Realrides Of WNY

RealRides of WNY - 1991 Geo Metro

You know, if you walked into a Chevy dealer 27 years ago looking for a two-seat convertible, you didn’t have to “settle” for a Corvette. For those with a smaller budget there was the 1991 Geo Metro. Its wheelbase was just under 90 inches, so it fit in most garages; and equipped with a 1.0L 3-cylinder four, it typically got 40-45 mpg. With an MSRP of around $6700, you could buy fi

RealRides of WNY - 1968 Oldsmobile Cutlass S

This 1968 Oldsmobile Cutlass S marks the first year that General Motors offered their mid-sized cars with different wheelbases for the two- and four-door models. The two-door coupes, hardtops, and convertibles rode a 112-inch wheelbase, while the wagon, and four-door sedans and the hardtop had a 116-inch span. Vista Cruiser station wagons, based on the F-85/Cutlass body style, had a 121-inch wheel

RealRides of WNY - 1975 Buick LeSabre Custom

Always nice to be reminded at this time of year that yes, we do have a summer around here. Here’s a 1975 Buick LeSabre Custom, seen passing the RealRides reviewing stand during last summer’s Canal Fest Parade on the Tonawanda side. This was the final year for the big Buick convertible, as the feds had the auto industry running scared about rollover safety concerns, and most manufacture

RealRides of WNY - 1974 Ford F-350

This 1974 Ford F-350 Custom, seen last week in North Tonawanda, looks like it might still be in service. Back in the day, the F-350 (as did most of Ford’s full-size pickups) came standard with a 300 CID straight six and a four-speed manual transmission. Optional were V8s of 360, 390, and 460 cubic inches, as well as Ford’s Cruise-O-Matic transmission. I see that this one has the dual r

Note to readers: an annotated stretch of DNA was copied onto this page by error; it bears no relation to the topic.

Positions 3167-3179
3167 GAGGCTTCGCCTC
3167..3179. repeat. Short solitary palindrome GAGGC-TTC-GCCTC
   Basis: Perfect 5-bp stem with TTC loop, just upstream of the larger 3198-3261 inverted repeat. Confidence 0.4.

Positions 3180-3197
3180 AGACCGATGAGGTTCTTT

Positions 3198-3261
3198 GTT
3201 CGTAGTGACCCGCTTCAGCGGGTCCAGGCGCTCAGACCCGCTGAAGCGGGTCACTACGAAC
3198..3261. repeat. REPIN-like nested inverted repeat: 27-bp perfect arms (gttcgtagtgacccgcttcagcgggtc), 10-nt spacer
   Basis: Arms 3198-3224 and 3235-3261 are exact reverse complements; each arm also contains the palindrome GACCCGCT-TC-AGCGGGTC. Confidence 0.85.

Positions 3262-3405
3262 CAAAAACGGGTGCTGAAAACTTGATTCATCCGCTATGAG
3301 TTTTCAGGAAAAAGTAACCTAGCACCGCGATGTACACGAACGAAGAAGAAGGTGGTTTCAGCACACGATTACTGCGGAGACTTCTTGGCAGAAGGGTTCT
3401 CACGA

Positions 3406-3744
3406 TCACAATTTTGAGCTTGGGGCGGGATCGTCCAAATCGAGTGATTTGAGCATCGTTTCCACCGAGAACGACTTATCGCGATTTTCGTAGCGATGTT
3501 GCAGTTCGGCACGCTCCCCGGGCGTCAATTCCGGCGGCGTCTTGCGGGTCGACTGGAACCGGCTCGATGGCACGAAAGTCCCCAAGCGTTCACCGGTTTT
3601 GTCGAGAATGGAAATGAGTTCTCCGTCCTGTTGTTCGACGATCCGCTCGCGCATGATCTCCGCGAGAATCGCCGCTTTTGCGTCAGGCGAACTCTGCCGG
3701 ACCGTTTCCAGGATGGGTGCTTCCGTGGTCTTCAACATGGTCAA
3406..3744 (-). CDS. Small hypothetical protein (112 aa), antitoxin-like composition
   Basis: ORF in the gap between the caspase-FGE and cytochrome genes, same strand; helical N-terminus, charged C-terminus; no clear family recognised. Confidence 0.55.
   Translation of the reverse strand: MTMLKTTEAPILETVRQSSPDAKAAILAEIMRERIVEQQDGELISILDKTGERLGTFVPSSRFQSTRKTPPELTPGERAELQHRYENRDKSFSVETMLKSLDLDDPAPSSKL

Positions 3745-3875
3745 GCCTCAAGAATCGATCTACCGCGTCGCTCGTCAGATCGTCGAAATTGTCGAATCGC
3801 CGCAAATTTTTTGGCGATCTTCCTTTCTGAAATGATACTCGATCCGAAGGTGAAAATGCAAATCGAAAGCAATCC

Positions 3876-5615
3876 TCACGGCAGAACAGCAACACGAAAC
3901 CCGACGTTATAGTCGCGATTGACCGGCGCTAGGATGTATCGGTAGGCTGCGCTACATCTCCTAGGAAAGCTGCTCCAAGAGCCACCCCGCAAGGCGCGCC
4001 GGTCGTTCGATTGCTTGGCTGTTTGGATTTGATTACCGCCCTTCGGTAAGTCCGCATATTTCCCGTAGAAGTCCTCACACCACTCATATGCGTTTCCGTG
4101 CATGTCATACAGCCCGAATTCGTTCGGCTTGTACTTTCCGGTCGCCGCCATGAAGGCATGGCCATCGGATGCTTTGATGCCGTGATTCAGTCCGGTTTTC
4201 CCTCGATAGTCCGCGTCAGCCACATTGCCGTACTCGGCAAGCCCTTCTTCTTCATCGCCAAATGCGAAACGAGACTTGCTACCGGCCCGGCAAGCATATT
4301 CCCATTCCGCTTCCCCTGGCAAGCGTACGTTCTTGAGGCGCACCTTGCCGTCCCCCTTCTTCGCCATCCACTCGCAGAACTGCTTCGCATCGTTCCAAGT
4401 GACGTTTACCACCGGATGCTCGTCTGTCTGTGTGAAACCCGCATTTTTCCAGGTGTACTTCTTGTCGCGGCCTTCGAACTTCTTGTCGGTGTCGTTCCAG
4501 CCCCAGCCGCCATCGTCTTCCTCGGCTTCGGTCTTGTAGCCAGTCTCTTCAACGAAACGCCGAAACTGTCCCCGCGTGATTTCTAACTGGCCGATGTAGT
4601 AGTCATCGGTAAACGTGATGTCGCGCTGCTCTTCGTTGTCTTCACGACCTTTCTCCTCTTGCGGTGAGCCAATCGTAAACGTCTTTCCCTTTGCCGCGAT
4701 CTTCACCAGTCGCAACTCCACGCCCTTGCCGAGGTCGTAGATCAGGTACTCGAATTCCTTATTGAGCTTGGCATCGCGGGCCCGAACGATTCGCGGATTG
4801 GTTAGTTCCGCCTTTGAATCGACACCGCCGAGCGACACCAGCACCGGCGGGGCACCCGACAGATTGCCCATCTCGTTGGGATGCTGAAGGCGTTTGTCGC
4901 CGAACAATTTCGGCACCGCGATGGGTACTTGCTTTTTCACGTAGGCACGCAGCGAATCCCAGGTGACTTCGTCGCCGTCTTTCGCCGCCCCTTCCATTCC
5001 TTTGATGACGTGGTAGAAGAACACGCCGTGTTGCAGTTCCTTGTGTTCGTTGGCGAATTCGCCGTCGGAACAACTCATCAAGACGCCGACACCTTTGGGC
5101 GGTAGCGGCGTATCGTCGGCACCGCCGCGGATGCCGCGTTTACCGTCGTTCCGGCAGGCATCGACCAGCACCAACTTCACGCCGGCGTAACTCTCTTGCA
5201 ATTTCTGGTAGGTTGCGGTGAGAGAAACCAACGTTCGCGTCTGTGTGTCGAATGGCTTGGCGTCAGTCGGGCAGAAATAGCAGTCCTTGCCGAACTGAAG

RealRides of WNY - 1973 Olds Delta 88 Royale

Passed this Emerald Green 1973 Oldsmobile Delta 88 Royale, ironically, driving through Buffalo’s Old First Ward on my way to last summer’s Buffalo Irish Festival at the Outer Harbor. This was Olds’ only convertible for 1973, and it would soldier on for another two model years before being dropped. It would be the last Oldsmobile drop-top until the 1990 Cutlass Supreme made an app

RealRides of WNY - 1959 Mark IV Continental

Over the years there have been Lincolns, there have been Continentals, and there have been Lincoln Continentals. Similar, but different. Today’s feature is a 1959 Mark IV Continental, seen late last summer in Grimsby, Ontario. The Continental was the pricier of the Lincoln Division’s lineup for 1959, which consisted of the Lincoln and Lincoln Premiere, in 2- and 4-door hardtop and conv

RealRides of WNY - 1966 Dodge Coronet 440

The station wagon played a large part in the suburbanization of America, and this 1966 Dodge Coronet 440 is a fine example of one of the vehicles which kids from coast-to-coast can remember rambling around in the back of in the days before stringent auto safety regulations took the fun out of a Sunday drive in the country. The 440 was the top-of-the-line Coronet wagon, and could be had with powert

RealRides of WNY - 1949 Kaiser Special

This 1949 Kaiser Special was seen over the summer at a cruise night at the Matt Urban VFW Post in Lancaster. If the Kaiser name sounds familiar, yes, Henry J. Kaiser was the aluminum foil guy. He also figured in the Kaiser Jeep Company — yes, that Jeep. You might also have heard of the giant Kaiser Pemamnente health care consortium. Same guy. He and auto executive Joseph W. Frazer formed Kai

RealRides of WNY - 1958 Olds Super 88

If you had any spare cash just lying around back in the day, you might have invested it in the chrome-plating industry after seeing a car like this 1958 Oldsmobile Super 88 Holiday Coupé. It was a heady time for bling, and many industry observers pointed to Oldsmobile’s lineup as one of the blingiest — not necessarily as a compliment. The Super 88 was Olds’ middle model, a

RealRides of WNY - 1960 Chevy Nomad

For years Chevy had this thing about naming their station wagons. It was often a mix of regular model names, like the Two-Ten or Bel Air, with modifiers tacked on, like Handyman for the six-passenger and Townsman for the nine-passenger models. The top-line two-door Nomad arrived for 1955 and lasted two more years. In 1958, all the wagon names changed — Nomad was now an Impala-like four-door,